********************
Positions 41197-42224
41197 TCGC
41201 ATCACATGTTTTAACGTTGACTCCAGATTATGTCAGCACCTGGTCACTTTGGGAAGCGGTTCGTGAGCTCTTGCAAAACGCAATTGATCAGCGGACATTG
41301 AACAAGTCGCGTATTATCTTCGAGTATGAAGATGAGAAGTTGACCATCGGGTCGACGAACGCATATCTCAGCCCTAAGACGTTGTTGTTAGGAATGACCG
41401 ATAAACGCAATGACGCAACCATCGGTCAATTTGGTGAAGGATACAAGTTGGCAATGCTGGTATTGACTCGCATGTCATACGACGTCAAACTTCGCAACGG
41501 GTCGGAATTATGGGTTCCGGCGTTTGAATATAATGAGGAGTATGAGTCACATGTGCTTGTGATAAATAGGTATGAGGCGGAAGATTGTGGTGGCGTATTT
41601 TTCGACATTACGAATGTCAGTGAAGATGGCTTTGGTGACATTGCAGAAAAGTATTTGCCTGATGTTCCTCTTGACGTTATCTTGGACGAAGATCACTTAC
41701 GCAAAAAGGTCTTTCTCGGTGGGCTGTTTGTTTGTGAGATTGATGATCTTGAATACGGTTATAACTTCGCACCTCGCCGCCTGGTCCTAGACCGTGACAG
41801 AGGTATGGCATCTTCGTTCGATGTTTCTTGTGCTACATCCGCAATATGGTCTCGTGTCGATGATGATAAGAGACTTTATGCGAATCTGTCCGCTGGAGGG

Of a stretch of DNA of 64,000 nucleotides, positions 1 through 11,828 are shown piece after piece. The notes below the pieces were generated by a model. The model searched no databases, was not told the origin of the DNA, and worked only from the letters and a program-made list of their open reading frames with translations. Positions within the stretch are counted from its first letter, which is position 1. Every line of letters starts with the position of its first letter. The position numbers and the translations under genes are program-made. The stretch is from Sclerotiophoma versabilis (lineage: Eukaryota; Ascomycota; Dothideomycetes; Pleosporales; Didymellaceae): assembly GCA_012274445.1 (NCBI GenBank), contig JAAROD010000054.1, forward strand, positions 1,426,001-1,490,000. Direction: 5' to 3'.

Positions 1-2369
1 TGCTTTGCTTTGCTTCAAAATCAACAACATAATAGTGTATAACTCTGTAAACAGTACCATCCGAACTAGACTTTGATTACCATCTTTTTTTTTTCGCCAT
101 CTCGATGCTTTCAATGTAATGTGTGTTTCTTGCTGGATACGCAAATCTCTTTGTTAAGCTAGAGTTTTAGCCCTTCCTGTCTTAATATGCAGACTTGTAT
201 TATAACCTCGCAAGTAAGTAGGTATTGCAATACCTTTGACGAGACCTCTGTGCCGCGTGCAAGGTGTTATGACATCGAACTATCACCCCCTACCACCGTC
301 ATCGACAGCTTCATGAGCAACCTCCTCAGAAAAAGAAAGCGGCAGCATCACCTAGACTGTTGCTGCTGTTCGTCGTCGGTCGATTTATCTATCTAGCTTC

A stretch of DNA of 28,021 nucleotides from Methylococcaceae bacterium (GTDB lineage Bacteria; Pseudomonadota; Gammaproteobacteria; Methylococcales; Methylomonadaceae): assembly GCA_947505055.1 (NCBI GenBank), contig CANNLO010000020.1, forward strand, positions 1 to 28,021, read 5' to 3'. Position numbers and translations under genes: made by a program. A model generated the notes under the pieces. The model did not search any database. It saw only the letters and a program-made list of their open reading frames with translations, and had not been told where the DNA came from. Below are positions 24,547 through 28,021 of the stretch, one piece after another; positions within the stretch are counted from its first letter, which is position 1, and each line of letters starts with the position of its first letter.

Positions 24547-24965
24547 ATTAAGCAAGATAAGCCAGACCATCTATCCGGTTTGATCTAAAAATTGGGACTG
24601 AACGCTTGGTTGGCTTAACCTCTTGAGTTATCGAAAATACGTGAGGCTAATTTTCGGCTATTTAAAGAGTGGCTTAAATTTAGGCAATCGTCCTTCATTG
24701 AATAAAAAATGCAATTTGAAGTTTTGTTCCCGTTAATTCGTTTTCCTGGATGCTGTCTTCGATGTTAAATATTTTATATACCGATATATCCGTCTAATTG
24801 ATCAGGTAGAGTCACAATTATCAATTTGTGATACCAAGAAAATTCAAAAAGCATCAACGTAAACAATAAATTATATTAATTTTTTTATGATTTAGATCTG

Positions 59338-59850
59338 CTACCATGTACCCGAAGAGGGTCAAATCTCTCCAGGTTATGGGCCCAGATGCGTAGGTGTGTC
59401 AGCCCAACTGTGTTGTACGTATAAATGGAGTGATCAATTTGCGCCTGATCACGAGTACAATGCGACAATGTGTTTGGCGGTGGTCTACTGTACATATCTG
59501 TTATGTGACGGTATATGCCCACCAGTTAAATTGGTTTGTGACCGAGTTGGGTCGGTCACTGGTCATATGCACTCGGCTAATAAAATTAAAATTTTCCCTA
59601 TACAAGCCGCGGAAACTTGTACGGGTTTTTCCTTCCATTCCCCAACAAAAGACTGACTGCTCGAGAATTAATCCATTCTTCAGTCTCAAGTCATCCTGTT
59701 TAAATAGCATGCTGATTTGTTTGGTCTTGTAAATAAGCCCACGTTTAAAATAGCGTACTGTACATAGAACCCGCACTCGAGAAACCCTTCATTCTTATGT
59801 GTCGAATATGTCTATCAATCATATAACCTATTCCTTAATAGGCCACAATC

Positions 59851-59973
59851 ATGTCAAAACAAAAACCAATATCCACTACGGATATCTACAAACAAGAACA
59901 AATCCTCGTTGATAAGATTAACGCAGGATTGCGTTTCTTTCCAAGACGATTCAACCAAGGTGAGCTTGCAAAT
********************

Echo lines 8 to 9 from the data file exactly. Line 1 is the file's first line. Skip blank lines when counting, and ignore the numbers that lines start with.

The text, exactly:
41701 GCAAAAAGGTCTTTCTCGGTGGGCTGTTTGTTTGTGAGATTGATGATCTTGAATACGGTTATAACTTCGCACCTCGCCGCCTGGTCCTAGACCGTGACAG
41801 AGGTATGGCATCTTCGTTCGATGTTTCTTGTGCTACATCCGCAATATGGTCTCGTGTCGATGATGATAAGAGACTTTATGCGAATCTGTCCGCTGGAGGG